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Bud's Take

Have you ever had the situation where you place your hand on a housing and it doesn’t feel that hot, then your bearing fails due to a heat related issue? 

In the September-October 2016 issue of Machinery Lubrication they had an article called How to Manage Hot Bearings in your Plant. The author, Mr. Randy Riddell, discussed what actions can be taken at particular temperatures. If you have not read this article I strongly suggest it. In this edition of Bud’s Take I want to further explore the how temperature is translated through the bearing. 

In the article Mr. Riddle discusses that the first step in his process is to determine the actual bearing temperature. He states, “Keep in mind that the temperatures measured are only the skin temperatures of the bearing housings. The actual bearing temperature will be 15-25 degrees hotter.” 


Key Definitions: 

Quench Hardening: process that strengthens and hardens a steel and cooling at a specific rate resulting in surface hardness or through hardening. 

Temper: improve the toughness and elasticity of steel by reheating and then cooling. 

Annealing: process of heat treatment that increases ductility and reduces hardness. 

Steel Color Change

It is commonly known that as you put steel through a heat treat process such as hardening or tempering, the color of the material will change depending on the temperature and the material. In general, as temperature increases, its color changes from a silver, pale yellow, brownish, purple, blue, dull grey, red, orange, then it will melt

Picture 1: Steel colors
Picture 1: Steel colors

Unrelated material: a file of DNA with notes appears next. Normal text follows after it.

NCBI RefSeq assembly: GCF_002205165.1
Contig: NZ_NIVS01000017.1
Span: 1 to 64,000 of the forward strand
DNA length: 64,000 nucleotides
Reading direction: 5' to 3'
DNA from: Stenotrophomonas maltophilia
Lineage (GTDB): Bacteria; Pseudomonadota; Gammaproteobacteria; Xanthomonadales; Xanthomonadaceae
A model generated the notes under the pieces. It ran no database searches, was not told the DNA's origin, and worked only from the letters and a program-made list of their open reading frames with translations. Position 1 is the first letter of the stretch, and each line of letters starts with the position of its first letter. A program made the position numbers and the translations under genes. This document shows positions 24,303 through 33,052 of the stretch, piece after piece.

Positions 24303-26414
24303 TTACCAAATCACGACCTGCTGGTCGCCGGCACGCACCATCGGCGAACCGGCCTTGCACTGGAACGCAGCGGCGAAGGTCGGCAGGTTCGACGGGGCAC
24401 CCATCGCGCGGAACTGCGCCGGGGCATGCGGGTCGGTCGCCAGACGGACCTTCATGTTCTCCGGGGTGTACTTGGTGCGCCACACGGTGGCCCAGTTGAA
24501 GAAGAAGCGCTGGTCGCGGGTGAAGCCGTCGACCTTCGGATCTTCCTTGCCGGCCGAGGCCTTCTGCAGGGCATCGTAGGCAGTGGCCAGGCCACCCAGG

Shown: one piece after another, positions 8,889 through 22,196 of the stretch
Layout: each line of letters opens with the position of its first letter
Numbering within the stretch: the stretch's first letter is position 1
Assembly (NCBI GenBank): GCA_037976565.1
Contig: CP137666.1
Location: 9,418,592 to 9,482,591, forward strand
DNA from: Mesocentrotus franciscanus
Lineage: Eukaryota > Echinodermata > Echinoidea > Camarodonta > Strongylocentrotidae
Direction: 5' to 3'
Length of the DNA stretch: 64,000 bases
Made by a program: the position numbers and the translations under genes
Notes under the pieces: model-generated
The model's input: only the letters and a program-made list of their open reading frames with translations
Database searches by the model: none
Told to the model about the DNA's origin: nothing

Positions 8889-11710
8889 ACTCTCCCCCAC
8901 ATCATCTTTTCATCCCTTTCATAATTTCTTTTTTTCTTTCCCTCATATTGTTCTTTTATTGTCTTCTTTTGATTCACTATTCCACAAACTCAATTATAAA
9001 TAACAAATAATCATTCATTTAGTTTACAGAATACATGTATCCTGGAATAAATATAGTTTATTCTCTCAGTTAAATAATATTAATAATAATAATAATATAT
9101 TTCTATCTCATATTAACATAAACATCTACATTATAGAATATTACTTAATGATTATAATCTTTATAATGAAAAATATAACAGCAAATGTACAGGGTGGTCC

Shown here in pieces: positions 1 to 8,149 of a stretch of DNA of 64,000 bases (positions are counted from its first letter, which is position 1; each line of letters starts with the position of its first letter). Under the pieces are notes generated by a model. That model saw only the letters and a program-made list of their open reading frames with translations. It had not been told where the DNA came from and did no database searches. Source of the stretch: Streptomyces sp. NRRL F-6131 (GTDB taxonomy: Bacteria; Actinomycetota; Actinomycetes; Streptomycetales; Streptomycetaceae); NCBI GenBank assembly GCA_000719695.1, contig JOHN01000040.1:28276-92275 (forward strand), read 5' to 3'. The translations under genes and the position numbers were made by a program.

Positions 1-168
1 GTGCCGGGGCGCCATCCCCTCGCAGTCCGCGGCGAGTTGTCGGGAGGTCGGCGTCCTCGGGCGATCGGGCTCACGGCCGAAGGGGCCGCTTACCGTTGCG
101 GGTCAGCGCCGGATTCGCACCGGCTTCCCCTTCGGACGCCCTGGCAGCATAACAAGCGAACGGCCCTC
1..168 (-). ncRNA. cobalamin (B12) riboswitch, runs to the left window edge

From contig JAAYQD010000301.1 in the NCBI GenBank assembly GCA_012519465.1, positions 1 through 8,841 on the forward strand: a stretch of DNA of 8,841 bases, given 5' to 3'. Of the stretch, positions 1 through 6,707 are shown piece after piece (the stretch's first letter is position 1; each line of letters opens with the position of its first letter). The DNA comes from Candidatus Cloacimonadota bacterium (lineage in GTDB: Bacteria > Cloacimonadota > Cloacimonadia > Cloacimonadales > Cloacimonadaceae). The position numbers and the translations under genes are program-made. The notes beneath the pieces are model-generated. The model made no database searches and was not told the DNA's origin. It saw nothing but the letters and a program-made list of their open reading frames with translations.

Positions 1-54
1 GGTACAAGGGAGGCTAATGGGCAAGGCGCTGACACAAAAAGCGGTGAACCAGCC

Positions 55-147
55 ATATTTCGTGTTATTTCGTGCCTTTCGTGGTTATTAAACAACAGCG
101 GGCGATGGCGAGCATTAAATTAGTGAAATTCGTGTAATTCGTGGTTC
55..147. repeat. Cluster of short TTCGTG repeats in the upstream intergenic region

In oven testing we can verify this with bearings. In the pictures below, we see bearings displaying the colors pale yellow, brownish, purple and blue. The corresponding temperatures are noted below the pictures: 

Picture 2: Pale Yellow (120°C - 240°F)
Picture 2: Pale Yellow (120°C - 240°F)
Picture 3: Brownish (150°C - 302°F)
Picture 3: Brownish (150°C - 302°F)
Picture 4: Purple (180°C - 356°F)
Picture 4: Purple (180°C - 356°F)
Picture 5: Blue (200°C - 392°F)
Picture 5: Blue (200°C - 392°F)
How Does this Translate to Operation? 

In operation bearings are not subjected to the same steady, consistent heating method as seen in oven testing. They are subjected to varying load zones, speeds, loads, lubrications, etc. The components of the bearing are subjected to a variance of temperatures. In most cases where the inner ring is rotating we see the temperature through the bearings as lowest to highest: outer ring, inner ring, rolling elements. 

If we look at picture 6, we see the inner ring appears to be brownish and the outer ring appears very pale yellow. The rolling elements can’t be seen due to the cage, but the cage is a hue of red. The inner ring had some lubrication staining enhancing the color. That provides a good example of heat passage through the bearing. 

Picture 6: Discoloration of bearing
Picture 6: Discoloration of bearing

Rule of Thumb: 

I am not a big fan of rules of thumb, but in this case the concept that the rings and rolling elements will have different temperature is the main idea: 

If the outer ring temperature is less than (<) 212°F, balls are 18°F hotter and inner ring is 9°F hotter than the outer ring. 

If the outer ring temperature is greater than or equal to (>=) 212°F, balls are 36°F hotter and inner ring 18°F hotter than the outer ring. 

Examples: 

  • If the outer ring is 150°F, the inner ring is 159°F and the balls are 168°F
  • If your outer ring is 215°F, the inner ring is 233°F and the balls are 251°F.

If the outer ring temperature is less than (<) 100°C, balls are 10°C hotter and inner ring is 5°C hotter. 

If the outer ring temperature is greater than or equal to (>=) 100°C, balls are 20°C hotter and inner ring 10°C hotter 

Examples: 

  • If the outer ring is 80°C, the inner ring is 85°C and the balls are 90°C.
  • If the outer ring is 110°C, the inner ring is 120°C and the balls are 130°C.


Conclusion: 

My goal in this article was not to prove or disprove Mr. Riddell’s comments, just to go a little further in the discussion on how heat passes through the bearing. In doing so I believe I have added credence to his statements. Going back to the original comment, if the housing doesn’t feel hot it doesn’t guarantee the bearing is not hot. Understanding actual bearing temperature will help you determine bearing maintenance and improve bearing performance.